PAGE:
Restoration of Hong Kong's State Theatre will take five years, but it is already a hit


In 2017, the State Theatre in Hong Kong was listed as a Grade 1 Historic Building, thanks not only to its 68 years of history and cultural significance, but also its modernist architecture that is said to be unique in Asia. Photo: Handout

The extension of an popular immersive exhibition that retraces the memories of one of Hong Kong's most iconic cinema buildings, and the past glory of the local film and entertainment industries, has set high expectations for one of the city's largest privately-run heritage conservation projects.

A new life will be given to dilapidated cinema, the State Theatre building, a Grade I historic site at North Point on Hong Kong Island. The conservation and redevelopment plan is spearheaded by New World Development's CEO Adrian Cheng, a billionaire who is known for his love of art, culture and heritage.

"The State Theatre is one of the last standing cultural icons of Hong Kong and together with our international team, we will do our best to conserve and restore this iconic building to its original glamour and build a cultural oasis that serves the community," Cheng said in a statement.

The cinema building, originally designed by architects S.F. Lew and George W. Grey, is known for an iconic parabolic exoskeleton truss that supports the structure. It was first opened in 1952 as Empire Theatre by Harry Oscar Odell and could seat 1,300 visitors.

It was originally a venue for theatrical and musical performances, but was renamed the State Theatre in 1959. The change came as Hong Kong rose to become an entertainment hub for the East Asian region and was dubbed "Hollywood of the Far East."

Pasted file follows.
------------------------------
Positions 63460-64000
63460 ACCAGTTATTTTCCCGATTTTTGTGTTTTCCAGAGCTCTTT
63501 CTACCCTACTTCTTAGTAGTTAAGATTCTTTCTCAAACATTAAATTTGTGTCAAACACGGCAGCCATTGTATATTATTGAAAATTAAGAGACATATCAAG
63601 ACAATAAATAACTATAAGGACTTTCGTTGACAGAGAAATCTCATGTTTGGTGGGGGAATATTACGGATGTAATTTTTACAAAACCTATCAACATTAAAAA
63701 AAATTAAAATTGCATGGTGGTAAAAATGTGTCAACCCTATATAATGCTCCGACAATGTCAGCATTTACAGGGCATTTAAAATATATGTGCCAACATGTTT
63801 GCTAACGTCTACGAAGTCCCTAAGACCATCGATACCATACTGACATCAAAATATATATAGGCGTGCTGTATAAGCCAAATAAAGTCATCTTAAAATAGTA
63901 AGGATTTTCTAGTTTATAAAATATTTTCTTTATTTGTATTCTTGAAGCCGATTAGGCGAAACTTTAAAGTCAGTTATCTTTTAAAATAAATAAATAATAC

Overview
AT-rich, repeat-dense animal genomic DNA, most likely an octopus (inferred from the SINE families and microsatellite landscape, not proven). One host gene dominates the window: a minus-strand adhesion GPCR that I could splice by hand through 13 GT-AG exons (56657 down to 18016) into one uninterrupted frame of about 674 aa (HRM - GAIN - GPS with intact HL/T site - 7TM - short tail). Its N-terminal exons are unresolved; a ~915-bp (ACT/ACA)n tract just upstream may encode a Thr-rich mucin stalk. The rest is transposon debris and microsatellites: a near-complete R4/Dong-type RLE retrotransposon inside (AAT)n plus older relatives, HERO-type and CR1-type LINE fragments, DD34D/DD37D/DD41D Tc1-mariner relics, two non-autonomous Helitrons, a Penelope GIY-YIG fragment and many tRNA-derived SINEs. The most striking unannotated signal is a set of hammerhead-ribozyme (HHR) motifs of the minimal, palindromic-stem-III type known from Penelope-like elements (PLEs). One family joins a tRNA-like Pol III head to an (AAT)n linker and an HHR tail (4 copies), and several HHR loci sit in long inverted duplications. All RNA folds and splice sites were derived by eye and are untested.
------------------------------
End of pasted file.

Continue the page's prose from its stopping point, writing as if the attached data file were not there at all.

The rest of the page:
The property developer embarked on the conservation project after consolidating ownership of the site last year. Cheung appointed British firms WilkinsonEyre and Purcell, which worked on the restoration of Tai Kwun, the former Central Police Station Compound in Hong Kong, and Hong Kong's AGC design. The cost of the new project has not been disclosed.

A meticulous conservation process is expected to take five years to complete and will begin after the closure of exhibition Discover The State Theatre In All Of Us, an immersive experience that is currently staged at the site. The show, hatched by Culture for Tomorrow, a non-profit organisation founded by Cheng, takes visitors on a time travel journey back to the Golden Era of Hong Kong's film and entertainment industries.

The exhibition features a range of artefacts, props and recreated sets inside the former shopping arcade of the State Theatre building. It opened in early April and was originally scheduled to run for a month. But its popularity has prompted organisers to extend its run to May 16. - Reuters

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